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THORNEY ISLAND AIRFIELD

ALTERNATIVE NAME:  RAF THORNEY ISLAND
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Thorney Island Airfield was a former military airfield opened in 1938 and used during World War Two. It is now Baker Army Barracks.
The wartime airfield consisted of three concrete runways, equipped with aircraft hangars of Type C and Blister designs. By 1944 there was permanent accommodation for 3636 male and 508 female personnel. In the Battle of Britain it was used by fighter aircraft of 236 Squadron of 11 Group, Royal Air Force: this was the most heavily engaged Group in the battle. Its later wartime role was as an operational airfield for Royal Air Force Coastal Command. During World War Two the island was protected by both military defences (see linked records 1418406, 1418407, 1426484 and 1419548) and a sea wall (see 1426483). There was also a dummy airfield (bombing decoy) at West Wittering to draw enemy fire away from Thorney Island Airfield.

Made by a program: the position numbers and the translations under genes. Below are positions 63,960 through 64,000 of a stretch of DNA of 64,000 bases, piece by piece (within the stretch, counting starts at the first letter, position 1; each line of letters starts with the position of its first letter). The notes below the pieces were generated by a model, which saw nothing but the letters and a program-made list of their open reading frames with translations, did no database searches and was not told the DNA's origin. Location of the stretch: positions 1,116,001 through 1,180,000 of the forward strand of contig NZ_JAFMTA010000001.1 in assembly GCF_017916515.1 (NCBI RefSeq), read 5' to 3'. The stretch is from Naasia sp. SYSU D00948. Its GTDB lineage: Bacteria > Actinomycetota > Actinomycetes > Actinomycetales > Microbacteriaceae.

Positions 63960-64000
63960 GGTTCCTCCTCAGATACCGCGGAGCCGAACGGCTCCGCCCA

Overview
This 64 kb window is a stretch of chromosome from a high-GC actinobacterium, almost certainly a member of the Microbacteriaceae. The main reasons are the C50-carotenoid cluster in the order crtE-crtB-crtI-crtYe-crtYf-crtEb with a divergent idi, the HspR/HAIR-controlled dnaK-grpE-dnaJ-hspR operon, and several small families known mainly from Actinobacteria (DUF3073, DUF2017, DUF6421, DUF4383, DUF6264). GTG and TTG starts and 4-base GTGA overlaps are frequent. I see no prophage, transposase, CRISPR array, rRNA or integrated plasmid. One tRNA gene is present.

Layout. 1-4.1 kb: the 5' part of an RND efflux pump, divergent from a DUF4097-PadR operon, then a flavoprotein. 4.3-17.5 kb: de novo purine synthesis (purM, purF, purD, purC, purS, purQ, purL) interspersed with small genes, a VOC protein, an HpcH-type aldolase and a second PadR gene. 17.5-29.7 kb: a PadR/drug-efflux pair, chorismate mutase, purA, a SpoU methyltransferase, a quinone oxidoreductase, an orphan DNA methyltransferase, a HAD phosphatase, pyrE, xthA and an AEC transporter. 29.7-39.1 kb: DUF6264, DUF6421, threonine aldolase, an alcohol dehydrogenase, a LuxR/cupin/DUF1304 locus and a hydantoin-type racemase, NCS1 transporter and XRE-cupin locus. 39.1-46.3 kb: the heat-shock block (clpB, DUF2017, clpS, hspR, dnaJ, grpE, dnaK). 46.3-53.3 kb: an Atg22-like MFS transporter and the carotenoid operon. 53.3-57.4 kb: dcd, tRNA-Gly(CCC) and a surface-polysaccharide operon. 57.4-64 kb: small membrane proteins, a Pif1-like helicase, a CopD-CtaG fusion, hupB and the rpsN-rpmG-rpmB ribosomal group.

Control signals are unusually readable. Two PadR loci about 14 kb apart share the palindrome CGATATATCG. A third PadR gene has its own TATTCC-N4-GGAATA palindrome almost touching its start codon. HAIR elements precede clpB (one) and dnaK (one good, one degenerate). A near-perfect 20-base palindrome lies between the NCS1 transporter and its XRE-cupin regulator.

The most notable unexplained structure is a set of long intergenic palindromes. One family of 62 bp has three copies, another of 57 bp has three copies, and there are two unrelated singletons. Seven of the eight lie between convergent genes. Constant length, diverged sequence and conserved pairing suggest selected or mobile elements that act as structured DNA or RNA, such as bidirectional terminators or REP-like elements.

Flying at the airfield ceased in 1975, and the site became a naval base and from at least 1985 a barracks for the Royal Artillery (Baker Barracks). The airfield now lies within an Area of Outstanding Natural beauty (AONB).

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